Dinosaurs have always fascinated a child’s imagination and dinosaur-themed events are not uncommon.
However, the Science Centre Singapore’s latest dinosaur exhibition,Titans of the Past – Dinosaurs and Ice Age Mammals, is different from others you may have seen before.
Why, you ask?
Real Fossils – For starters, you will be able to see real dinosaur fossils together with dinosaur castings at the exhibition. These have been shipped over from the Museum of the Rockies in the United States and on display is even the world’s largest T-Rex head. This is not insignificant as T-Rex fossils are so precious that they rarely ever leave the United States.
EXPECTING SOON?: Read This as You Prepare for Baby's Arrival
Two-in-One – The Titans of the Past – Dinosaurs and Ice Age Mammals exhibition combines two travelling exhibitions into a single mega one. The first exhibition is from the Museum of the Rockies (in collaboration with animatronics from Kokoro Co., Japan) and the second is from Aurea Exhibitions, Argentina which includes a 36 metre long Argentinasaurous. The Science Centre Singapore has chosen to curate the two exhibitions as The Titans of the Past. In this case, bigger IS better!
Groundbreaking Science – Dr Jack Horner, world-renowned paleontologist and curator at The Museum of the Rockies, postulates that dinosaurs were social creatures, just like birds and humans. In the same vein, their physical appearance changed from childhood to maturity, in much the same way as a furry yellow chick looks nothing like a fully-grown hen. As a result, he challenges conventional thinking and suggests that more than one-third of dinosaurs from the Cretaceous Period could be the same species that have been misclassified. This groundbreaking research is presented in the first section of the exhibition.
All very Jurassic Park – and oh, did we forget to mention that Dr Horner was the technical advisor on the Jurassic Park movies?
Walk-through with the Dinosaurs
Entering the Titans of the Past exhibition, visitors will first encounter an echelon of triceratops. Lined up neatly, you can witness for yourself why Dr Horner arrived at his hypothesis that the physiology characteristics of the animal changed from young to maturity. Notice how the horns start off pointing backward and start to point forward as the triceratops mature. A short cartoon (with a very local accent) in the next room elucidates this idea further for kids.
Venturing further in, you enter into T-Rex territory. The first T-Rex is affectionately known as Wankel T.rex, after Kathy Wankel who discovered it in 1988. This specimen is one of several on display at the exhibition.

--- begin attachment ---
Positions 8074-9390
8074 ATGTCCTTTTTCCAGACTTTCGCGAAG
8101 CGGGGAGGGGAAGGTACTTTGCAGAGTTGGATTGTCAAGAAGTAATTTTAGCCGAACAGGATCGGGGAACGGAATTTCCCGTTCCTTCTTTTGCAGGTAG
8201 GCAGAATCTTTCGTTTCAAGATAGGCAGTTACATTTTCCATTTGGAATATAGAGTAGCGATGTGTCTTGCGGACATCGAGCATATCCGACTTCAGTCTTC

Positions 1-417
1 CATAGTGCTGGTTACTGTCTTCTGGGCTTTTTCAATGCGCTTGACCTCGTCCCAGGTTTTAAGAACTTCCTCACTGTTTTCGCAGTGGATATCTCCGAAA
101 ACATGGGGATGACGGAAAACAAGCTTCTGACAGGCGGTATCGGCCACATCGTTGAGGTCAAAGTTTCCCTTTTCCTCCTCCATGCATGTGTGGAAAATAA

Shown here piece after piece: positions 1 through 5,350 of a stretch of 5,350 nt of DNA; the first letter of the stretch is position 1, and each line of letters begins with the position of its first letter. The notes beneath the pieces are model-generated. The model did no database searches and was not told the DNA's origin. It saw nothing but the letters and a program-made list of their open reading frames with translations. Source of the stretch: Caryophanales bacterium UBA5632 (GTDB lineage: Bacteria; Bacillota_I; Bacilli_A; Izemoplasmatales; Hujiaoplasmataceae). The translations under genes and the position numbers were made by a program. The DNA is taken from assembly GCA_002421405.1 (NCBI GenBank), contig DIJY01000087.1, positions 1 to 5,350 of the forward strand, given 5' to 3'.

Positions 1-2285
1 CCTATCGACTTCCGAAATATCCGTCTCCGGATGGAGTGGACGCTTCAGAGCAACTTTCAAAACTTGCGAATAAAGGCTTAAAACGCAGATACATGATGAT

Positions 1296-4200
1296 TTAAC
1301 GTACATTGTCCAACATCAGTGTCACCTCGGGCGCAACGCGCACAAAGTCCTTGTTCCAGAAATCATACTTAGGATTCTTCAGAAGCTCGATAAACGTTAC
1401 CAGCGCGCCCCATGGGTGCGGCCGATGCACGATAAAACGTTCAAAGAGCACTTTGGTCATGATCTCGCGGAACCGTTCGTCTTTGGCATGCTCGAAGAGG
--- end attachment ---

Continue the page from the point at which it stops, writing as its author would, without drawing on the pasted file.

Next to Wankel is the largest T-Rex head fossil ever found at 1.42 metres in length. Surprisingly, even though it was discovered in 1965, it remained in storage until being finally pieced together in the 2000s.
Realistic animatronics further explore the different feeding habits of adult and juvenile tyrannosaurs rexs. You will be mesmerised by the full-size, moving model of the T-Rex whose stunted hands we found extremely amusing.
That’s One Huge Dinosaur!
The next hall is dominated by the titanic Argentinosaurous skeleton. Dwarfing everything else in the room, it is as long as three SBS buses. Sit in its shadow to catch a film on dinosaurs or take part in the other activities scattered around the room that provide more information about the prehistoric age of dinosaurs.
Here, you will also find a “dig pit” where young, budding paleontologists can try their hand at unearthing a fossil. There are also some fossils, for example that of a cave bear tooth, that you can come into touch with.
Enter the Ice Age
The last gallery of the exhibition is also the noisiest. Trumpeting sounds and angry grunts emanate from ten animatronic mammals that include a mastodon, mammoth and sabre-toothed cat. With a backdrop of twinkling stars, you can imagine what it must have been like encountering one of these early mammals in the wild.
For Young Explorers
Throughout the exhibition are activity stations to keep kids occupied. Activity tables let young children colour their favourite dinosaurs or use stamps to complete pictures. You can learn the A-to-Z of dinosaurs with peek-a-book flaps that are found on the walls along the dinosaur trail.
Information panels with push buttons also present interactive ways for kids to learn more about dinosaurs.
Also available are activity booklets for children to complete while they are at the exhibition. These are divided into pre-school and primary school level booklets.
Visiting Titans of the Past
Titans of the Past – Dinosaurs and Ice Age Mammals is an exciting new exhibition at the Science Centre Singapore. Arriving in time for the December school holidays, it looks like this will be a blockbuster exhibition of colossal proportions.
We liked that it works on multiple levels – plenty of dinosaur and ice age mammal models to ‘wow’ young children and with content deep enough to serve as a starting point to engage older children in discussions on the evolving nature of scientific discovery.
The last word on the Titans of the Past exhibition belongs to Dr Jack Hohner who was present at the exhibition’s opening. When asked what he hoped visitors would takeaway from a visit to the exhibition, he simply exclaimed, “Dinosaurs are cool!”
Yes they are!
Titans of the Past – Dinosaurs and Ice Age Mammals
25 October 2013 to 23 February 2014
10 am to 6 pm, daily
Science Centre Singapore, The Annexe
Adult – $25, Child – $19 (including Science Centre Singapore admission)
Adult – $20, Child – $16 (exhibition only)
- Read Meet-a-Paleontologist: Conversations on Curiosity with Dr Jack Horner.
- Visit the exhibition’s website.
- Other places around Singapore to encounter dinosaurs.